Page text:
Space Heating

Consider the heating of homes, working places and other areas - space heating - which accounts for 20 per cent of energy use in the United States. It exemplifies the subtlety of problems in estimating the efficiency of providing services to the final consumer.

It appears to be technically feasible - by taking advantage of the principles of co-generation and using heat pumps - to build central heating systems up to 10 times more efficient than current ones. But this is only half the story: we also must consider the heat actually delivered to rooms versus the minimum amount needed to make people comfortable. That amount depends on the efficiency with which heat is retained in the room - on insulation and ventilation. The major US energy savings in space heating over the past 15 years have resulted almost entirely from improved insulation, not from more efficient furnaces.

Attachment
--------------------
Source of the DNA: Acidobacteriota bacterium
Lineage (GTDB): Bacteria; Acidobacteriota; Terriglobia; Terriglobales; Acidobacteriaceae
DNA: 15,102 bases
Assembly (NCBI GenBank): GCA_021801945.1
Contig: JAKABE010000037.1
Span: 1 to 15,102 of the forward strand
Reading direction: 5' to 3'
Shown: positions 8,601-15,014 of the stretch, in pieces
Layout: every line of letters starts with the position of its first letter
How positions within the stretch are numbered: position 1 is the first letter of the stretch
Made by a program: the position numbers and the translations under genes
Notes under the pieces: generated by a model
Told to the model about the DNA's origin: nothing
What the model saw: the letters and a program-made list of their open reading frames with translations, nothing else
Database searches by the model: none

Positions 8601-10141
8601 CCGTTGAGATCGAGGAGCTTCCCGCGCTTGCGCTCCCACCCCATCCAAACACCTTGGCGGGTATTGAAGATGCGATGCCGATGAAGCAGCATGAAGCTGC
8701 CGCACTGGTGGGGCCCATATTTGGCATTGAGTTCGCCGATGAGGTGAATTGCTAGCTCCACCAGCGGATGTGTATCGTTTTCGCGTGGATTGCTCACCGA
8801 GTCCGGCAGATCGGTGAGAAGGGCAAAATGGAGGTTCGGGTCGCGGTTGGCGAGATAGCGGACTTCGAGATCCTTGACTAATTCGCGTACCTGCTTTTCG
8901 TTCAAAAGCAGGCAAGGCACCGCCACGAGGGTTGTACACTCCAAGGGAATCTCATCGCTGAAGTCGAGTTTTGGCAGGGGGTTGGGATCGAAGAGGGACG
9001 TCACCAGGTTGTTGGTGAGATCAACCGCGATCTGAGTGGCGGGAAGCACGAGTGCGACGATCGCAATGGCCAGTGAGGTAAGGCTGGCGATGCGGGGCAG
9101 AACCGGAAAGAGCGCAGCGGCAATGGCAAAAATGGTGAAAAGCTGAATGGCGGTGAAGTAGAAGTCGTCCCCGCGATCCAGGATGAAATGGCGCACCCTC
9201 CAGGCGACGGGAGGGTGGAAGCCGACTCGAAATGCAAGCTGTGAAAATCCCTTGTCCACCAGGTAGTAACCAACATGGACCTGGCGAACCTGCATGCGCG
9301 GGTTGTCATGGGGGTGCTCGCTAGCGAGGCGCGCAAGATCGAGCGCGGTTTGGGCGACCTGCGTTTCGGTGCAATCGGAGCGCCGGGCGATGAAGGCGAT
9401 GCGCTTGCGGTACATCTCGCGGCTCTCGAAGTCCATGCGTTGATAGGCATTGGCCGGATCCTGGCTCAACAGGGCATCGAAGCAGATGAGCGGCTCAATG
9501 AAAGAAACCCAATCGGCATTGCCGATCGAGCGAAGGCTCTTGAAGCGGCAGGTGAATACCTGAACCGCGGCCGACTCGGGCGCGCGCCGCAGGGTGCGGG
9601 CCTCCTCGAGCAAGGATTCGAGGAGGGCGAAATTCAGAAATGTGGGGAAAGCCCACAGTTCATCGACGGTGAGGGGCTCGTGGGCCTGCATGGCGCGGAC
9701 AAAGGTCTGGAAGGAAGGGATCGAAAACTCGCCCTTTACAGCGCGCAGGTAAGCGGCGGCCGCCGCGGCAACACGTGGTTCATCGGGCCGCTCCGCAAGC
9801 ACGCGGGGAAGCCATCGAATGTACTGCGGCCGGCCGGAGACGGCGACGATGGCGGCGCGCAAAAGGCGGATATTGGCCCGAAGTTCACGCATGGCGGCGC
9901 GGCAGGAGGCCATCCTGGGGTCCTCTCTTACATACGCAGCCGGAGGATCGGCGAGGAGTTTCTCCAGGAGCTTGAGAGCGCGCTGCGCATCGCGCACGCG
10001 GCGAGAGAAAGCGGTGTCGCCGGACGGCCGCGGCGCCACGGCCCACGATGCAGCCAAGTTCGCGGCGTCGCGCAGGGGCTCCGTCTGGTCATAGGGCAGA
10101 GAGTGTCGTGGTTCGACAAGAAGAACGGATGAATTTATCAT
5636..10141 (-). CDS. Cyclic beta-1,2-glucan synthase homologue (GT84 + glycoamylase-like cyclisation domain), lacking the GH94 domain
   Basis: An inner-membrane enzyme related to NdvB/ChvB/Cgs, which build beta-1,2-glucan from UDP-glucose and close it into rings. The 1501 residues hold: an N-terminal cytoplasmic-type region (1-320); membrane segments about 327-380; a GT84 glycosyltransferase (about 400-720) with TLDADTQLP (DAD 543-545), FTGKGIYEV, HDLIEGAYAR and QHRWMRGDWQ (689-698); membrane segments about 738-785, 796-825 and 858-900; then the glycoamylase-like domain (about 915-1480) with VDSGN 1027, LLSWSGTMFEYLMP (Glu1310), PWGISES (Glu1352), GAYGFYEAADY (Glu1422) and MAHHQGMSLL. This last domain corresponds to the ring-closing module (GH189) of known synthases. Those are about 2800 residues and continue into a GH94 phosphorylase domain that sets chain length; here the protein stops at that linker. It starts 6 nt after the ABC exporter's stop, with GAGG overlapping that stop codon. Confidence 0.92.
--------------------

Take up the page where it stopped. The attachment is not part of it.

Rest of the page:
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From a number of studies and demonstrations in many countries, it is now clear that virtually all use of fossil fuels for energy for space heating could be eliminated in a properly designed and insulated house - simply by making use of the solar heating available through windows and the waste heat generated by the electrical appliances such as the refrigerator. Obviously, such a house would cost more to build than a "conventional" house - but it would also cost much less to operate. The trade-off between capital and operating costs is one that public policy can influence.

Cooling and Refrigeration